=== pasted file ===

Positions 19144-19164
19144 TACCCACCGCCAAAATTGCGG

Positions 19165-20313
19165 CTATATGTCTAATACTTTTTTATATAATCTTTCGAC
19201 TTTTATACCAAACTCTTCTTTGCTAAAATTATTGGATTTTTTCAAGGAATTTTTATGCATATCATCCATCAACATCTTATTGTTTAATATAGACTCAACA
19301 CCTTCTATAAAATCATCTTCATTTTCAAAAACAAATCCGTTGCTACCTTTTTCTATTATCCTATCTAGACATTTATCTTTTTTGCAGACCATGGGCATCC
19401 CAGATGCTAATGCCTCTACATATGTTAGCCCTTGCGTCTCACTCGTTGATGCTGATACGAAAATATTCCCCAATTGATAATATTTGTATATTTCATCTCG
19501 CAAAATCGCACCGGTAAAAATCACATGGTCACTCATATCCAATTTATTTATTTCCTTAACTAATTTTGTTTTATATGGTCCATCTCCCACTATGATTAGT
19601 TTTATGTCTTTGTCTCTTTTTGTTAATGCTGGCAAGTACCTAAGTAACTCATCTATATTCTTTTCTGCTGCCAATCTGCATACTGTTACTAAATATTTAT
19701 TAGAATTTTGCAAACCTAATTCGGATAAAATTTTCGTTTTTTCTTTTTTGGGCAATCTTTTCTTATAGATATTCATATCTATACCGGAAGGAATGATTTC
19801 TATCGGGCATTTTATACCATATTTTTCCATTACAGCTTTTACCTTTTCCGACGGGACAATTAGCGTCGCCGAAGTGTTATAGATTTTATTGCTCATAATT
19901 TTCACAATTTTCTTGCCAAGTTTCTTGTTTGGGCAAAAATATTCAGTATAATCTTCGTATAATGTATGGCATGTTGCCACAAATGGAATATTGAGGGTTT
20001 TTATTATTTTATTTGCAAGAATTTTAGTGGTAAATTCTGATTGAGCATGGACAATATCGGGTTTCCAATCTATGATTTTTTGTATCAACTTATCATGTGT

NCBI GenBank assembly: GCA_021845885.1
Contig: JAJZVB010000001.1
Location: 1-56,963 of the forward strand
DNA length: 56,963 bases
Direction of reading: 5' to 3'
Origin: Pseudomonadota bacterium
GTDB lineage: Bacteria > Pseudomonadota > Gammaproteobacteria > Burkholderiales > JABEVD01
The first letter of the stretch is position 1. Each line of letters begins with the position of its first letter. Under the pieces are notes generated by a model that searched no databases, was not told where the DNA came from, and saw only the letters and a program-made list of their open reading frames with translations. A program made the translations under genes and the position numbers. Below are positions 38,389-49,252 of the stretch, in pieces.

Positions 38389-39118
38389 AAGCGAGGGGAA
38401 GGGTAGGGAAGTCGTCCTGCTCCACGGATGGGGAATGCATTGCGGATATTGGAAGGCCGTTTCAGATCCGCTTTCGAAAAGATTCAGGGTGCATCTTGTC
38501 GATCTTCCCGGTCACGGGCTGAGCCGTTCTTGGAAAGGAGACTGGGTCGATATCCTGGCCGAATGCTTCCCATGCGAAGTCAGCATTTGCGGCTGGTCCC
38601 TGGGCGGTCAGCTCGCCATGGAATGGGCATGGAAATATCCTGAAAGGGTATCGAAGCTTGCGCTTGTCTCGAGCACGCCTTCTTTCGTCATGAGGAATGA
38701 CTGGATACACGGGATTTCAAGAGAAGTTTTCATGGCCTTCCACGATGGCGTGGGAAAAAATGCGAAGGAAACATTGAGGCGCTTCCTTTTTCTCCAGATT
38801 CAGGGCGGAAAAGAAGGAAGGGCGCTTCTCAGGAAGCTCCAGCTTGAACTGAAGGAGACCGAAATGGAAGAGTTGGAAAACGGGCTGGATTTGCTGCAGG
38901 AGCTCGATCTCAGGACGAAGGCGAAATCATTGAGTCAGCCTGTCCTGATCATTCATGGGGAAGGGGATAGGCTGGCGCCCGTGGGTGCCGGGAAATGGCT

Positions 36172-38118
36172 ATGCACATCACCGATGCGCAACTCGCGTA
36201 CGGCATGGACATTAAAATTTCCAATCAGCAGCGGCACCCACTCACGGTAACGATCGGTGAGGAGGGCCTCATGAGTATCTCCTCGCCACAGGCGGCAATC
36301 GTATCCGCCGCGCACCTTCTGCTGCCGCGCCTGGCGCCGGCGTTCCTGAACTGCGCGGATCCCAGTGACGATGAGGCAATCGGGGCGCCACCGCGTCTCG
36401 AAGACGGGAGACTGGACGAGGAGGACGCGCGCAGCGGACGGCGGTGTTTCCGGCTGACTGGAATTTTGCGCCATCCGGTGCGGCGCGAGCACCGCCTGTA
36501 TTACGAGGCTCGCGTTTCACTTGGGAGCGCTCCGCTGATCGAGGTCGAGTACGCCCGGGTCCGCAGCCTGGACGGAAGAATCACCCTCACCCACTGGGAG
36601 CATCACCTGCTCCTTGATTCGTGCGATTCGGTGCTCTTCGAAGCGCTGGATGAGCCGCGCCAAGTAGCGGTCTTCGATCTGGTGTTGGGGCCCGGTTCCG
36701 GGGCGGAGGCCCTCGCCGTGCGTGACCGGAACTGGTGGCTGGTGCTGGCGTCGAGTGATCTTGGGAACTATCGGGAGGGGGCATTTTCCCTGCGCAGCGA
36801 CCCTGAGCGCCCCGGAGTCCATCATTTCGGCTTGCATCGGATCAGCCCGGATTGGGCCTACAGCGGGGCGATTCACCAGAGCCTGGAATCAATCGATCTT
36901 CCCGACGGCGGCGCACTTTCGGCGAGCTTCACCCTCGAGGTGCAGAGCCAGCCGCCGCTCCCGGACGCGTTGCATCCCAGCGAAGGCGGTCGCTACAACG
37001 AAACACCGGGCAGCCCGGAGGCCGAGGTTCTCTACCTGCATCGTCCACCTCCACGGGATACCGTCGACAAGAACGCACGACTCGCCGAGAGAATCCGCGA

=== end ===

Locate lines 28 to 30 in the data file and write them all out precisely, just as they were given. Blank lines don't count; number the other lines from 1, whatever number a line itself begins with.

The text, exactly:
38801 CAGGGCGGAAAAGAAGGAAGGGCGCTTCTCAGGAAGCTCCAGCTTGAACTGAAGGAGACCGAAATGGAAGAGTTGGAAAACGGGCTGGATTTGCTGCAGG
38901 AGCTCGATCTCAGGACGAAGGCGAAATCATTGAGTCAGCCTGTCCTGATCATTCATGGGGAAGGGGATAGGCTGGCGCCCGTGGGTGCCGGGAAATGGCT

Positions 36172-38118